If the final numbers of Ohio’s biennial school funding remain close to current projections, Fulton County school districts will receive a mixed bag that may leave some superintendents disappointed.
But while some local school districts will be treated better than others, there is shared concern over the significant loss of revenue from the tangible personal property tax (TPP) due to a veto by Gov. John Kasich.
The Wauseon school district is projected to get a little more than $1 million additional in the coming school year, with an additional $398,474 the following year. But Karen Dameron, the district’s treasurer, said those amounts are very susceptible to change.
“The dollar amounts they provided are not definitive numbers. They’re still at the estimated level,” she cautioned.
She said the school district ended Fiscal Year 2015 in better than normal financial position, thanks to a change in real estate valuations. Reappraisals this year hiked local property worth and put an additional $235,000 in the school district’s coffers.
Dameron said for now the additional state money will go into the school district’s general fund. Because the amounts listed are still speculative “we are just waiting to see,” she said.
Archbold Area Schools are forecasted to receive $182,813 this school year, with an additional $119,552 for the following fiscal year. That’s a combined 5.9 percent raise over two years.
And while Superintendent Aaron Rex is grateful for the extra funding, he worries about Kasich’s elimination of the TPP tax. Archbold schools typically receive $2 million annually from the tax’s revenue. Rex is concerned that in state simulations his schools have the potential to lose $150,000 to $200,000 of that amount in 2017.
He said the state assured school districts that none would receive less aid than the prior year, “so we’re kind of holding them to that. My hope is, if they take money away, that they’ll continue to increase our state share to balance it out. Archbold is one of the districts at the lower end, so every two years you kind of hold your breath to see what’s going to happen in the next two years.”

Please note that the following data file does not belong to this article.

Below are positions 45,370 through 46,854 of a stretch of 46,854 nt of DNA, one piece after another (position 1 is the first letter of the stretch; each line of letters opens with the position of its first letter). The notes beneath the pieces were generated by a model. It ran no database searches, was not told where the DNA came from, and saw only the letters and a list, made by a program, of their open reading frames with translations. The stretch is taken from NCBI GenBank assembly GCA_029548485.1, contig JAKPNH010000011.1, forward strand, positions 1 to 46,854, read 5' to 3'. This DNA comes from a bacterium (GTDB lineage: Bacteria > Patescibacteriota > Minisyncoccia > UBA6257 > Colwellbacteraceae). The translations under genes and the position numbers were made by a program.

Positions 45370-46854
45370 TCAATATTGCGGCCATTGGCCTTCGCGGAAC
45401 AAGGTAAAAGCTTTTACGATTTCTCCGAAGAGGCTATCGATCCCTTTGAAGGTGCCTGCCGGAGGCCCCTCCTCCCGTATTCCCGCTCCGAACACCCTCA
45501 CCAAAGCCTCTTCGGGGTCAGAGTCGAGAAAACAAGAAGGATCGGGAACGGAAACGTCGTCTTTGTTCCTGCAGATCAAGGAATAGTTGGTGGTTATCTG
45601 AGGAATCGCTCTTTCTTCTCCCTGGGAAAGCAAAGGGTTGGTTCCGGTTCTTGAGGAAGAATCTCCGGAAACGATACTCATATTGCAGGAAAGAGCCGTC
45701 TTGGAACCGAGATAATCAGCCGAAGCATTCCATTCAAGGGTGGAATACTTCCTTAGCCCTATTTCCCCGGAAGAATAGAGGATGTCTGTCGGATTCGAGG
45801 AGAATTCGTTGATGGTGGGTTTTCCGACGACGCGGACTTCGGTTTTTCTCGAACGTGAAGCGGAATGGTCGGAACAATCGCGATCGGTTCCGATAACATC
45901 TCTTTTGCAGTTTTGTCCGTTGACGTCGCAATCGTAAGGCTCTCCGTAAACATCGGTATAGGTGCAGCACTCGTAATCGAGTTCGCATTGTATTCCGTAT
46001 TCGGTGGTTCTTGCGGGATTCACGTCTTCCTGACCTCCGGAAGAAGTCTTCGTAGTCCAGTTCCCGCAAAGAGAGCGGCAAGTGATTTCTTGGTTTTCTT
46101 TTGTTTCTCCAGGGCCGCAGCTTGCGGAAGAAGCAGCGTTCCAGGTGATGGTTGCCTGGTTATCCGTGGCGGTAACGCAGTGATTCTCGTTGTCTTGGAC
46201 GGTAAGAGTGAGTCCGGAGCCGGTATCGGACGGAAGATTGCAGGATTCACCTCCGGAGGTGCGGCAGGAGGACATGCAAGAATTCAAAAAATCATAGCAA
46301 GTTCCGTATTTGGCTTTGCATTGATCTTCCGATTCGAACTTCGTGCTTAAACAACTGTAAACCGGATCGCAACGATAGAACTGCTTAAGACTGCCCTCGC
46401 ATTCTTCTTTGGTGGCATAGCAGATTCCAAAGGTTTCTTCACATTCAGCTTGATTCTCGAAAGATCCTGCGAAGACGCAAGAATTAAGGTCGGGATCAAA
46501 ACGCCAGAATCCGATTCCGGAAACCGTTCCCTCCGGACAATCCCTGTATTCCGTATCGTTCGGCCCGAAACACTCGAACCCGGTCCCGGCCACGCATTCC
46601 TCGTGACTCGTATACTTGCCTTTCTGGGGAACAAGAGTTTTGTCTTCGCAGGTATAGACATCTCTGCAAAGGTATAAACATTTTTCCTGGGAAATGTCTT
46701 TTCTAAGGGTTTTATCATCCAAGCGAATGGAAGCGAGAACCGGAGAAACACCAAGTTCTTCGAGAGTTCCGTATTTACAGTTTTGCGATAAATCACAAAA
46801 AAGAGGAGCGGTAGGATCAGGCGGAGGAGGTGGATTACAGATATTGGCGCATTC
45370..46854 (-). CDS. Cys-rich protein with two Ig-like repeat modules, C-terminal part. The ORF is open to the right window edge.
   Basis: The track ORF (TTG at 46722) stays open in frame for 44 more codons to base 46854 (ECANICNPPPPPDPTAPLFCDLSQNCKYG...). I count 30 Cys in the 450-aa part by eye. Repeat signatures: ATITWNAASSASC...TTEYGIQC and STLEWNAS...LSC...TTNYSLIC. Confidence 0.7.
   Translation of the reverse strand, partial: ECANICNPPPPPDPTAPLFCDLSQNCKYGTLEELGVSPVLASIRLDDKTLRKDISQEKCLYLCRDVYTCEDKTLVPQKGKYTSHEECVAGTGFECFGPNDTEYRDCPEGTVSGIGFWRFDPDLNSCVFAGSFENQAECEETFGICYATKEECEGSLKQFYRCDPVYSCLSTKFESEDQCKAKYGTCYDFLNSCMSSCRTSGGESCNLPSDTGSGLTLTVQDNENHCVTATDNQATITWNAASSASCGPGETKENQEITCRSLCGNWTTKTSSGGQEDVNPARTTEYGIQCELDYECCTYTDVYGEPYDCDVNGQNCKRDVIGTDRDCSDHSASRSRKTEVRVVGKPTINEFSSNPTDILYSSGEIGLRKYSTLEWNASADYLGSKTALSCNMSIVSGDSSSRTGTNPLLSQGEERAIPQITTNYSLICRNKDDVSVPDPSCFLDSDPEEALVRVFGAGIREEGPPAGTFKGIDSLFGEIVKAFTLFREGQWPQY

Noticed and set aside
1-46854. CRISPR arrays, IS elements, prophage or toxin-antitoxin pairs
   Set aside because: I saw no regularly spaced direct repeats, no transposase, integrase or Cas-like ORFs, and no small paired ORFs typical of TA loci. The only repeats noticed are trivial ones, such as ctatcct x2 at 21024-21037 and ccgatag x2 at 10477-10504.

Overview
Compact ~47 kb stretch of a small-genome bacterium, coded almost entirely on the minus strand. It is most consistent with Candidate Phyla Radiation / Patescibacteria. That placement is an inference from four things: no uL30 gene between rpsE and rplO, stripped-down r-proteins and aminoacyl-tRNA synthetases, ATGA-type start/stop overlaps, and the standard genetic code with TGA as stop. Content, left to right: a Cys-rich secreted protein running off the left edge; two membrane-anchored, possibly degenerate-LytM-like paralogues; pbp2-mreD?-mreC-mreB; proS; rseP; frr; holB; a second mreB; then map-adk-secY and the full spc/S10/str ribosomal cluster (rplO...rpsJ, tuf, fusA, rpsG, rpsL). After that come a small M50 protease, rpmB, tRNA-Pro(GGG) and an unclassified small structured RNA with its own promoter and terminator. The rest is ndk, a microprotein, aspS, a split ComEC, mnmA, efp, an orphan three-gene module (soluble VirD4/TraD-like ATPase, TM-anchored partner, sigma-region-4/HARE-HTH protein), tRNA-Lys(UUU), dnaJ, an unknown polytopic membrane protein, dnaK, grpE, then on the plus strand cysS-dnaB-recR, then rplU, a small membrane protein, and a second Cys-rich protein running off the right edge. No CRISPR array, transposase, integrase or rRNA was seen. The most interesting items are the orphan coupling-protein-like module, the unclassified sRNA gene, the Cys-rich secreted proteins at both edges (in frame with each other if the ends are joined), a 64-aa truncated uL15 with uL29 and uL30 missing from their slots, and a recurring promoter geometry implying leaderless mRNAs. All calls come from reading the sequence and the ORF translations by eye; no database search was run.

Rex added, “Luckily we’ve been able to reduce costs with stable revenues. Regardless of what happens I don’t see cuts in any programs or classes.”
Fayette Local Schools administrators are very pleased with the district’s projected state aid, Superintendent Erik Belcher said. “This is best-case scenario for Fayette. I would have never imagined that we got what we got. We’re very appreciative.”
The school district is projected to receive $700,328 in state funding for Fiscal Year 2016, a 28 percent increase. It will get an additional $203,641 the following fiscal year.
But the schools’ annual TPP tax revenue is roughly $200,000, and Belcher said his small district can’t afford to lose state aid. Because a large chunk of state funding is based on the student population, “If we lose students we lose funding that goes with it,” he said.
And losing students is already a problem. Belcher said there is a trend of decreasing population in the four-county area that includes Fulton County. Last school year was the first in 15 years that Fayette schools experienced an increase in students from the year before.
“We are so reliant on state money,” he said. “Because we’re such a small school district, any time we lose money it really stings us. Right now we’re in good shape. (But) we’ve got to expect the worst in the next budget cycle.”
For that reason, the school district must remain a good steward of its revenue, “and we’ve got to educate the students the best we can,” Belcher added.